“Life isn’t about waiting for the storm to pass, its is about learning how to dance in the rain.” – Vivian Greene
Life is an ongoing movement. We constantly need to adapt to new realities, with every period bringing challenges and requiring adjustments. When we get married, we organise shared bank accounts, we change documents. When we have children, we adjust the size and safety of our houses. When we lose a loved one, we have emotional challenges. Having a family member with dementia is no different. To assist in dealing with someone who suffers from dementia, Northern Beaches Dementia Alliance is putting together some tips shared by experienced members to help adapt to this new phase of life:
Banking – The way in which people suffering from dementia deal with money can complicate the everyday life of carers. Especially in digital times. Everything is at your fingertips and just a click away if you are familiar with the technology. If not, ask someone to help you. Therefore, it is important to discuss your options with the person’s bank. If the patient is the main holder of the bank account and the credit card, discuss with the bank manager if this can be altered to include you as a primary holder.. Also, putting a limit on the card can help to manage expenses. The person who will be managing the finances from this point forward needs to have access not only to the PIN for the bank cards, but also those for other cards, such as supermarket, travel miles, and stores. Utilities such as Council rates, electricity, gas, water and telephone may only deal with the person whose name appears on the account and not anyone else without their approval. It is a wise move to have your name on these accounts and saves a lot of frustration. This adds a layer of protection for the entire family.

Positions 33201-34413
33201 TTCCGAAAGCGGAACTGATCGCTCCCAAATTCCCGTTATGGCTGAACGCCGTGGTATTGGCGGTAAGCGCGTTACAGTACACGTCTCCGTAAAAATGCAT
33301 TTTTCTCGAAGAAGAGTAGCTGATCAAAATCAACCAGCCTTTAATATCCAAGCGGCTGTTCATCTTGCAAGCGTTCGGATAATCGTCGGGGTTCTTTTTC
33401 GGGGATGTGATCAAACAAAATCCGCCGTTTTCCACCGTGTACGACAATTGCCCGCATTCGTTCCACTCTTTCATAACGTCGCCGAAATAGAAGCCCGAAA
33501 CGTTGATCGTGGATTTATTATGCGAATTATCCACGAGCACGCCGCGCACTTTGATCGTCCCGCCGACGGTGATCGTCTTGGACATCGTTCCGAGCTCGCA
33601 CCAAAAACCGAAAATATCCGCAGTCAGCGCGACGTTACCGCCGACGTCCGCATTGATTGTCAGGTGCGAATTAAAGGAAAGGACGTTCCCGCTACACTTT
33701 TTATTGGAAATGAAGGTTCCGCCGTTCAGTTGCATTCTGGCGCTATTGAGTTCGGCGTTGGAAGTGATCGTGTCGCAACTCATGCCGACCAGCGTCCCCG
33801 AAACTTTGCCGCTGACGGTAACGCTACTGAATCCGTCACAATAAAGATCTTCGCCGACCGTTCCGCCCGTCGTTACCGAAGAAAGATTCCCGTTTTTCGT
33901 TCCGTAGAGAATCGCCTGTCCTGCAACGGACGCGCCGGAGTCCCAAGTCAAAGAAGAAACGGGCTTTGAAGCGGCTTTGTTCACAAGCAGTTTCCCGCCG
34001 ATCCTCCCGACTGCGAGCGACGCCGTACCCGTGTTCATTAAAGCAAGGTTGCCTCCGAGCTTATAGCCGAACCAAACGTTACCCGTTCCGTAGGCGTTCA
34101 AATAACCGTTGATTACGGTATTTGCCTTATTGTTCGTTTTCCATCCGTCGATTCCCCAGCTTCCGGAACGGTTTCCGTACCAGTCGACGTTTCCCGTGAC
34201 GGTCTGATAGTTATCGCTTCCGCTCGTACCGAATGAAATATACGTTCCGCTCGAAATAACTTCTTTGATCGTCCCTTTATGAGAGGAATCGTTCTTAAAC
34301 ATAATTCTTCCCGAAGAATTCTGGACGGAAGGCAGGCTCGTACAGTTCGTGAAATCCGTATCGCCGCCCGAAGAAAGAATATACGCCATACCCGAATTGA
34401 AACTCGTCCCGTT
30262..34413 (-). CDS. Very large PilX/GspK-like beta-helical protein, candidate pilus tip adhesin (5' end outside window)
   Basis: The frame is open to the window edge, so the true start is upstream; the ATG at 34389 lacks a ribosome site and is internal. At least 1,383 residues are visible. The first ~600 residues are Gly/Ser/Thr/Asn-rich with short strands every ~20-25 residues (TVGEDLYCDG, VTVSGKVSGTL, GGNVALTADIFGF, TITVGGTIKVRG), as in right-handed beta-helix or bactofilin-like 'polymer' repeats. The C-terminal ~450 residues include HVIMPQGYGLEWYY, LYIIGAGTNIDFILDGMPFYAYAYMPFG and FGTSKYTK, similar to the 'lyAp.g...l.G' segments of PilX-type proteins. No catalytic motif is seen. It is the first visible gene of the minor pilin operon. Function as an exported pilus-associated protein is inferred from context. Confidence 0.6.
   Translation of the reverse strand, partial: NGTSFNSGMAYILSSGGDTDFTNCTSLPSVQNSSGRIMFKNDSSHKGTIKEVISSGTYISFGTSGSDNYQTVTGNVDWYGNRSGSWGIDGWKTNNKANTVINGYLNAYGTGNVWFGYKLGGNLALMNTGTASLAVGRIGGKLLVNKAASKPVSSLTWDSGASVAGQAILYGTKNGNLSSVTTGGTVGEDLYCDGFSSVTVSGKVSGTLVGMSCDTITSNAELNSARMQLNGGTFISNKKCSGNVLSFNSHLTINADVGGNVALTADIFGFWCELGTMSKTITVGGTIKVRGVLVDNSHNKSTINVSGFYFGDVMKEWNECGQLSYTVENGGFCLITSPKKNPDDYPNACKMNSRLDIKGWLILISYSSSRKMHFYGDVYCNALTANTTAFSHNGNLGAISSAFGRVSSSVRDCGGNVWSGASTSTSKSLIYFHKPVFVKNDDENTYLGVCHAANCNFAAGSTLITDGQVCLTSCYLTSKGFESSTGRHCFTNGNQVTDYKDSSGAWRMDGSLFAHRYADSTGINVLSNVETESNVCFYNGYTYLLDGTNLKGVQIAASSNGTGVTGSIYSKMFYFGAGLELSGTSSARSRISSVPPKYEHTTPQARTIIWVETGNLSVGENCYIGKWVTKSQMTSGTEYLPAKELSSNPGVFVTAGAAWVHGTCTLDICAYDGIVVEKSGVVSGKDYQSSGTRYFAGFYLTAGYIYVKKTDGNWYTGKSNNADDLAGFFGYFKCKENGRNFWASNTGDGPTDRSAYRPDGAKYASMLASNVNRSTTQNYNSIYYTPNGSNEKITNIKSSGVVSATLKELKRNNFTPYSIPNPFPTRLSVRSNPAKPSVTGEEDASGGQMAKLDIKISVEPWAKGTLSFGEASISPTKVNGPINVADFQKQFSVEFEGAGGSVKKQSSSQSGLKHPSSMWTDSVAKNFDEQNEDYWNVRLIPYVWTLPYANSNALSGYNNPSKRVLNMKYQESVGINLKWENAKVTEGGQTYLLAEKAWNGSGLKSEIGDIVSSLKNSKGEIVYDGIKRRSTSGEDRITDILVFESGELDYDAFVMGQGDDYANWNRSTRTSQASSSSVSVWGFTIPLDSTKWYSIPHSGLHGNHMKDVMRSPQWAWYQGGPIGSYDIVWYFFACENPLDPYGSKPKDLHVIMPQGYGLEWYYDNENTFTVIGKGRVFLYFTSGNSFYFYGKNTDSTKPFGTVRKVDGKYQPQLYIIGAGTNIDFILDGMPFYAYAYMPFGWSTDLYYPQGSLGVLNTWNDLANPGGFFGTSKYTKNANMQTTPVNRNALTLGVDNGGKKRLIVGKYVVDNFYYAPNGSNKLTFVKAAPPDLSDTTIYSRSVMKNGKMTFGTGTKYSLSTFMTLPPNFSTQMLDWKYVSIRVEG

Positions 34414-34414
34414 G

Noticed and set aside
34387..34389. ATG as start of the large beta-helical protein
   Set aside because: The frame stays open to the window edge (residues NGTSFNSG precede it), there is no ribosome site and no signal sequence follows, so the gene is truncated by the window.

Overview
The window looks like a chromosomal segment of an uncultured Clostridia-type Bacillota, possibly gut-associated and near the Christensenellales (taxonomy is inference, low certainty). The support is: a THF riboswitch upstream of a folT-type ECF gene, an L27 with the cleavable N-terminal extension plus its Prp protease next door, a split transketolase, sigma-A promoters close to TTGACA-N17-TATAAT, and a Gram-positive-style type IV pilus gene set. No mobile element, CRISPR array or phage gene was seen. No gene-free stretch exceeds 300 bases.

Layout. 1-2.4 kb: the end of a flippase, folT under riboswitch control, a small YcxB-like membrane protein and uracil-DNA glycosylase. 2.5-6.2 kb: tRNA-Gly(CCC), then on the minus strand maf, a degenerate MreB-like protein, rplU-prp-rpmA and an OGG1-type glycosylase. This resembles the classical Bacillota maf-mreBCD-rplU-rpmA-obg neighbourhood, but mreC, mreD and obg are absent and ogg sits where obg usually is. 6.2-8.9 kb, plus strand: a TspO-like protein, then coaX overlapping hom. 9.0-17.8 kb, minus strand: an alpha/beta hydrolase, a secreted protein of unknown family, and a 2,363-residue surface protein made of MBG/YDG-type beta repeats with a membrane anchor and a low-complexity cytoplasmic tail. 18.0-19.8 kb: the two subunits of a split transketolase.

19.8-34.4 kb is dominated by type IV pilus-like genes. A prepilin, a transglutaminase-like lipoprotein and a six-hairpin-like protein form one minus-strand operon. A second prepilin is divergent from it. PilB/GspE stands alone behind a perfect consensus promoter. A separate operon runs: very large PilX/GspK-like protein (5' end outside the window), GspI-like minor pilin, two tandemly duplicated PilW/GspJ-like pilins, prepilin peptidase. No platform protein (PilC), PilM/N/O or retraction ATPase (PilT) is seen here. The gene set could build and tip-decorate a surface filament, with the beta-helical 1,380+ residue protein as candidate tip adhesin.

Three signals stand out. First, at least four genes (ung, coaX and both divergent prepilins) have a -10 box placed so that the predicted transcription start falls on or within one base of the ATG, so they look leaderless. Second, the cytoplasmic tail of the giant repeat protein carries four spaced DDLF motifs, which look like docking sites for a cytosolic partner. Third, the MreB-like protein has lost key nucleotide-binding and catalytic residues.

Technology and tricks – Nowadays, there is a wide range of good products to assist people with dementia. These include GPS, watches, and services that can guarantee prolonged independence for the patients. However, simple things can help too. Firstly, something as straightforward as a big house clock with the time and date will be of immense help to a person with dementia, allowing them to check the date and time for themselves. Having a bracelet with the person’s name and emergency contact numbers can also be of great help in the event that they get lost or have issues finding their home.
Safety – Safety is another important consideration in a household setting. Removing access to things that can hurt people with cognitive and also movement issues is a good way to ensure they are safe. People with dementia can sometimes lose track of day and night, so ensure that the front door is closed at night to avoid inappropriate wandering. Same with windows and stoves. As this is a progressive condition, we never know when a safety issue will arise, so it is important to be prepared and think ahead.
If you have any tips of your own, please share them with us.